Board chairman John DeBenedetti asked if Soveren had a private investor in place. Thurrell assured him that he has and that he would be willing to give details to the board in an executive session.

Next up was Rex James representing Florida-based Regions Solar LLC. Regions Solar, which also has offices in Saxtons River, would be subcontracting some of its work through Sovernen but would be the main beneficiary of the profits generated.

James said that his company’s solar farm will cover about four out of the 10 acres of leased town land. It would include about 2,000 solar panels about four feet tall on most sides and up to twelve feet at the highest point.  He added that after 25 years that the panels still produce about 80 percent power.
Regions Solar lease agreement would be the same as its competitors.

DeBenedetti asked if the property taxes on that land would increase if the solar farm was placed there.

Town lister Wanda Purdy said that the taxes would go up because it would be considered a commercial venture.

James said that the state of Vermont has a law that permits towns that wish to be considered solar friendly to waive the property taxes, and that if the town chose not to do so then the cost of paying that tax would be passed onto the town in lower profits.

He added that Regions Solar is willing to negotiate paying most of the cost that the town would incur in legal and administrative fees in getting this project off the ground.  Like his competitors, he said the entire project from start to finish would take about eight months.

During the open question answer session,  James was asked if  the identities of  his investors was public information. He said no. He said that only the select board was privy to that information.

After all the presentations were concluded the select board said that it would take some time to consider each proposal and be in contact once it had made its decision.

Fire truck proposal

The purchase of a new fire truck also came up for discussion. Town manager David Pisha spoke to the company selling truck and was offered a lease to buy option as opposed to purchasing the truck outright. The lease would be for a three year term at an interest of 2.59 percent. The one time purchase price quoted is about $250,000.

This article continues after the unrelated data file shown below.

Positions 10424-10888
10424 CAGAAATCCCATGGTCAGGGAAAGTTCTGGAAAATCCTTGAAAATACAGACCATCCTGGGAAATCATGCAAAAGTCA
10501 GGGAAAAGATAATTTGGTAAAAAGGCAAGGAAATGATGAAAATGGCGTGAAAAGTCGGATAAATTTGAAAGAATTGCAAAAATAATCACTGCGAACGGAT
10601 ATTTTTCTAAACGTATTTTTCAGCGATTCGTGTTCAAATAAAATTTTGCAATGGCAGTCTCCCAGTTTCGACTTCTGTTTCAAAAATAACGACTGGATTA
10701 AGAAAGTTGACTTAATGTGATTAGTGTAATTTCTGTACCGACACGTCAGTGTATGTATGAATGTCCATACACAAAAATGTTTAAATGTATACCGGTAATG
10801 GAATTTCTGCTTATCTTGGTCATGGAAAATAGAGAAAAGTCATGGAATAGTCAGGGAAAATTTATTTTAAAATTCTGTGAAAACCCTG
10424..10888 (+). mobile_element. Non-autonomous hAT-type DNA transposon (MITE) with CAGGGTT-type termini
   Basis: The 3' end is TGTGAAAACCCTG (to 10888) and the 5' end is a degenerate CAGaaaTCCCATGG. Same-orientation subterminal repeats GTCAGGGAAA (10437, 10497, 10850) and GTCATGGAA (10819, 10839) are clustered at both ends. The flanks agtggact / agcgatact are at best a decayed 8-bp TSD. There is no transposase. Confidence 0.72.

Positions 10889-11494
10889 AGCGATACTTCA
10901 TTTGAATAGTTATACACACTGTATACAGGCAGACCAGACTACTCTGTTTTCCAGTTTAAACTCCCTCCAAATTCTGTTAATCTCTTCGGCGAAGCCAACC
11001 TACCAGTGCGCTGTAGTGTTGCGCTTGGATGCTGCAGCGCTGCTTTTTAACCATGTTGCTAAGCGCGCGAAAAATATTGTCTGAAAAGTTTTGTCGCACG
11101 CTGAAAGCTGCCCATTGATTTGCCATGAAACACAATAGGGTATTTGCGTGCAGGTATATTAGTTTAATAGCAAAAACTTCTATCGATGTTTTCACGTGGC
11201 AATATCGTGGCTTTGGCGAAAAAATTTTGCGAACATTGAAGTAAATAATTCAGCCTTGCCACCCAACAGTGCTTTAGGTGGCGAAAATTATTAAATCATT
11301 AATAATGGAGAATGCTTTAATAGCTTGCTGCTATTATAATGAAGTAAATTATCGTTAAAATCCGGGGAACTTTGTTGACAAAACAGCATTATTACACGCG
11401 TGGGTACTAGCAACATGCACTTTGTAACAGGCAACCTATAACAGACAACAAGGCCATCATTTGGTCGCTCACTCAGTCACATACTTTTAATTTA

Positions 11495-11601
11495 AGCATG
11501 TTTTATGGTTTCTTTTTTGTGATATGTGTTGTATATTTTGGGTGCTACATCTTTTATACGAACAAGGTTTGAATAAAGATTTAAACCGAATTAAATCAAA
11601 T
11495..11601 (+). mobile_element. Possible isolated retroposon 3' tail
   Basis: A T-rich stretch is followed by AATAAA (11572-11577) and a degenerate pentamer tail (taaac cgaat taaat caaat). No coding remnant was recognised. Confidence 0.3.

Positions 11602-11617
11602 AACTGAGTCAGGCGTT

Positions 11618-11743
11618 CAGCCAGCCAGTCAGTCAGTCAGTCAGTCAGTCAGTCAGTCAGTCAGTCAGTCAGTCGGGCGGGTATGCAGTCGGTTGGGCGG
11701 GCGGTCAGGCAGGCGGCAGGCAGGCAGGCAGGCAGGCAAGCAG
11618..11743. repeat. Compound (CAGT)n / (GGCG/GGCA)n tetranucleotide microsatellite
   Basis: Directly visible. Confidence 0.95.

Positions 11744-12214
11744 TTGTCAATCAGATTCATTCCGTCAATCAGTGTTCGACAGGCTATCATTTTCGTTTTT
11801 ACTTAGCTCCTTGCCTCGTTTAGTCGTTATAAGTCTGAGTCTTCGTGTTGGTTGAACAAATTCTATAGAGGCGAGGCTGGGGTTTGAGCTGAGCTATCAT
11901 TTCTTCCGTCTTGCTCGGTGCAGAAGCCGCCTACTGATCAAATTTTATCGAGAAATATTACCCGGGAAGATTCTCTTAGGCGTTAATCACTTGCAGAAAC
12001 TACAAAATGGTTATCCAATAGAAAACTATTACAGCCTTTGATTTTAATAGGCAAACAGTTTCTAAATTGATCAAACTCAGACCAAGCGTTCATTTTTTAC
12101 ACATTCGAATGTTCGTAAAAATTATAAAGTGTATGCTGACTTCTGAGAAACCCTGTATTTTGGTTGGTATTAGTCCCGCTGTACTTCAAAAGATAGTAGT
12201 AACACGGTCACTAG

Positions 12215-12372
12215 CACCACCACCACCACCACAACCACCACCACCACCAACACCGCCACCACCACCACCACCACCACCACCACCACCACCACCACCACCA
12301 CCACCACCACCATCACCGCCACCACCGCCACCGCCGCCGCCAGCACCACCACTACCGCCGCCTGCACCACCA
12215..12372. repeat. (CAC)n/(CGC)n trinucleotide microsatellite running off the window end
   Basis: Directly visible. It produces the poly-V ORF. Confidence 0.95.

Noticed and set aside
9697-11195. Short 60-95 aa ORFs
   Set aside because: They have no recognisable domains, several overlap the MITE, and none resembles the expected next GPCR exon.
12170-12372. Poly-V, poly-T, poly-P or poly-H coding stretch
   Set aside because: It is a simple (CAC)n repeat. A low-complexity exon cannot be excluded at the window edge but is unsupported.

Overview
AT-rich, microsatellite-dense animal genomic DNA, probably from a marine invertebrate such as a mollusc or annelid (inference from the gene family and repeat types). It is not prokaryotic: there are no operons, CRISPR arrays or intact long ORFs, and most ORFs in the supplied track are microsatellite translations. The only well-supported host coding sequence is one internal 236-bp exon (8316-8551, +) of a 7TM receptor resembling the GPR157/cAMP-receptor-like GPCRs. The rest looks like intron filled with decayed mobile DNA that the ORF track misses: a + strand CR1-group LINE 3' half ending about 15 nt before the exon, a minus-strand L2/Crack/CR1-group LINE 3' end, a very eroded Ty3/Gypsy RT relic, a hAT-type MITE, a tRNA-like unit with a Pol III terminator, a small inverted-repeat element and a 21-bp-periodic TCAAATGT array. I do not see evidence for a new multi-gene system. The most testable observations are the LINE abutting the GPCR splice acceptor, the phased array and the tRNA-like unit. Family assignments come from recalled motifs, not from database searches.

Pisha added that the town’s legal counsel said that it could not enter into any type of purchase agreement without calling a special meeting-but since they were on a March 14th deadline (to get a favorable purchase price ) that he had spoken to town meeting moderator Bill Dakin about putting it to the voters at the March 4th town meeting. Pisha thought this would be a possibility but is waiting for confirmation.

If confirmed the item would be put to the town as an amendment to the capitol budget. If the request is denied then a special meeting will be held to vote on the issue.

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About the Author: Karen Zuppinger in a freelance writer and Chester resident. Her work has appeared in Vermont Magazine and Assisi's Online Journal of Arts and Letters. She is a winner of America's Best Short Fiction Award.

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  1. Michael LeClair says:

    I’m concerned about the open meeting law when the solar people don’t want to disclose the name of their investors. As a taxpayer I would like very much to know who is investing in my community. I might just want to research these people.